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World class flyfishing school

By
David and Cheryl Young
By
David and Cheryl Young
Young, David W.
Young, Cheryl

Fly Fishing: the Lifetime Sport/David W. and Cheryl Young

Includes glossary, bibliography references and index

Copyright 2005 by David W. and Cheryl Young. First published in 2005 by Honeybear
Press, LLC. 1576 E. 400 S., Pleasant Grove, Utah 84062.
ISBN 0-9776703-0-9

All Rights Reserved. No part of this book may be reproduced in any manner without the
express written consent of the authors, except in the case of brief excerpts in critical reviews
and articles. All inquires should be addressed to: www.flyfishingthelifetimesport.com.

Special thanks to Sage, Bucks Bags, and EMR Drift Boats for making such
fine products, and for providing some of their photos.

Also special thanks to Gary DeMille for layout and design.


Table of Contents
Tackle .................................. 2 Backwards Cast ...............................45
Rods..................................................4
Aquatic Foods ....................... 46
Reels..................................................8
Mayflies...........................................50
Lines ...............................................10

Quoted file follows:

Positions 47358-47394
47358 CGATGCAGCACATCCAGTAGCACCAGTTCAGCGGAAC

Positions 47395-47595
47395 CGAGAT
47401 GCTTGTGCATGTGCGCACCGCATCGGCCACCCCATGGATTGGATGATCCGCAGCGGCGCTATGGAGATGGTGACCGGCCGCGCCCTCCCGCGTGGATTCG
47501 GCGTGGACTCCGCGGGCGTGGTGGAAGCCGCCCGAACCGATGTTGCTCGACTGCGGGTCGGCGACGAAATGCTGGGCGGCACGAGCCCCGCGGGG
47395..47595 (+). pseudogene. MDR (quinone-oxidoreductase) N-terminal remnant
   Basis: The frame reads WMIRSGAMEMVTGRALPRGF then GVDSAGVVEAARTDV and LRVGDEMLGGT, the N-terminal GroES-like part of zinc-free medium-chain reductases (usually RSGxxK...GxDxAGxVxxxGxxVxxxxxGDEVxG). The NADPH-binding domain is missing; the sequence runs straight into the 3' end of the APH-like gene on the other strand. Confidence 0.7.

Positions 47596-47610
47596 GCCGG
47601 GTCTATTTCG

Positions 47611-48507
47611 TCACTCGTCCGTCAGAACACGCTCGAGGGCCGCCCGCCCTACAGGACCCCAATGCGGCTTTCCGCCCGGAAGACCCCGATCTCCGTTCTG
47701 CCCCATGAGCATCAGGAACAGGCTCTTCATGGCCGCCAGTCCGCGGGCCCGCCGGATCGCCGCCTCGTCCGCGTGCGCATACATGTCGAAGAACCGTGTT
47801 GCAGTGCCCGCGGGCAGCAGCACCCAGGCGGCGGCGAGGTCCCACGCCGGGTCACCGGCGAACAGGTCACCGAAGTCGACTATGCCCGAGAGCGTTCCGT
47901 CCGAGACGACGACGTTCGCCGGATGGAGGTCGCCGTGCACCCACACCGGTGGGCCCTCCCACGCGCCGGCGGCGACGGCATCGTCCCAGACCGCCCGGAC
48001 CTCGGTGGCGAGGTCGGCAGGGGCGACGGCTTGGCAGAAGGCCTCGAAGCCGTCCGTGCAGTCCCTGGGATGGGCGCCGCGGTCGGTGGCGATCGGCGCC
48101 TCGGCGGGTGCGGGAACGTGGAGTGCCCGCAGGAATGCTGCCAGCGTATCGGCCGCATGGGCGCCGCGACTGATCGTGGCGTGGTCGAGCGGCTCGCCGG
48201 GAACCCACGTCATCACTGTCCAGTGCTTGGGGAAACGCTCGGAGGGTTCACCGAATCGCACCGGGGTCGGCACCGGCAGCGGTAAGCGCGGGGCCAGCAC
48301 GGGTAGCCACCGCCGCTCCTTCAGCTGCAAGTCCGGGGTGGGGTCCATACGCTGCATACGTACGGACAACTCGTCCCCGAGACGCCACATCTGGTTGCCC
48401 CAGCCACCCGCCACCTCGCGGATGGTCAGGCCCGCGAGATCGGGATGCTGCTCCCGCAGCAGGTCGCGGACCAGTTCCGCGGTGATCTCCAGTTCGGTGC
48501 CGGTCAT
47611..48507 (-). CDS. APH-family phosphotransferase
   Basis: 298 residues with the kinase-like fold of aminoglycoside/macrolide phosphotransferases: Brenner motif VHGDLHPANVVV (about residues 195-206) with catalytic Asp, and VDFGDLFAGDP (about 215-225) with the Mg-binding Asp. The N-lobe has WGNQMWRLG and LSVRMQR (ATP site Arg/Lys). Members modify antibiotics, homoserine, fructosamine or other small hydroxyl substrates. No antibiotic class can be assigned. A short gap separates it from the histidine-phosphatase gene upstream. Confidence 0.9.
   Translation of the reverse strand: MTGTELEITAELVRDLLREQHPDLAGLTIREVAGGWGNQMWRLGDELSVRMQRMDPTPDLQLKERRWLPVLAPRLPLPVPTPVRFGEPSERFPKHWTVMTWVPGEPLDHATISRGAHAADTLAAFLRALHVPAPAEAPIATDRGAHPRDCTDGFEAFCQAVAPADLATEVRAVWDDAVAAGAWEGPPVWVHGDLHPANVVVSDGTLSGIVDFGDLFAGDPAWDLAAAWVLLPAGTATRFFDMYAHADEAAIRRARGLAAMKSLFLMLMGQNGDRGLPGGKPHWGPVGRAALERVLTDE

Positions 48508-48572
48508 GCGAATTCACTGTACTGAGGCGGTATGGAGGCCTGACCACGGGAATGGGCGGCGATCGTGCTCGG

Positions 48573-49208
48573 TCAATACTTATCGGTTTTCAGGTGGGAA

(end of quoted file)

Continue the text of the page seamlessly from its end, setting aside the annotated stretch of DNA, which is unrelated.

2 Tails (Chart) .................................51
Floating Lines..................................10
3 Tails (Chart) .................................52
Sinking Lines ..................................11
Mahogany Dun...............................53
Sink Tip Lines .................................13
Pale Morning Dun ..........................54
Shooting Heads...............................13
Trico................................................55
Leaders............................................14
Western Green Drake......................56
Leader Length .................................16
Western March Brown ....................57
Flexibility ........................................16
Big Yellow May ...............................58
Visibility .........................................17
Brown Drake...................................59
Backing ...........................................20
Blue-Winged Olive .........................60
Vests................................................21
Flavs (Small Green Drakes,
Polarized Glasses..............................22
or Flavilineas) ..................................61
Other Equipment............................23
Gray Drake .....................................62
Casting ............................... 24 Speckle-Wing Quill.........................63
Casting Grip ...................................26 Caddisflies.......................................64
Power Stroke ...................................26 Midges ............................................65
Backcast ..........................................27 Mosquito.........................................66
Forward Cast...................................28 Craneflies ........................................67
Overall Tips, Points and Advice.......28 Damselflies......................................68
Physical Conditioning.....................30 Dragonflies......................................69
False Casting ...................................31 Golden Stonefly ..............................70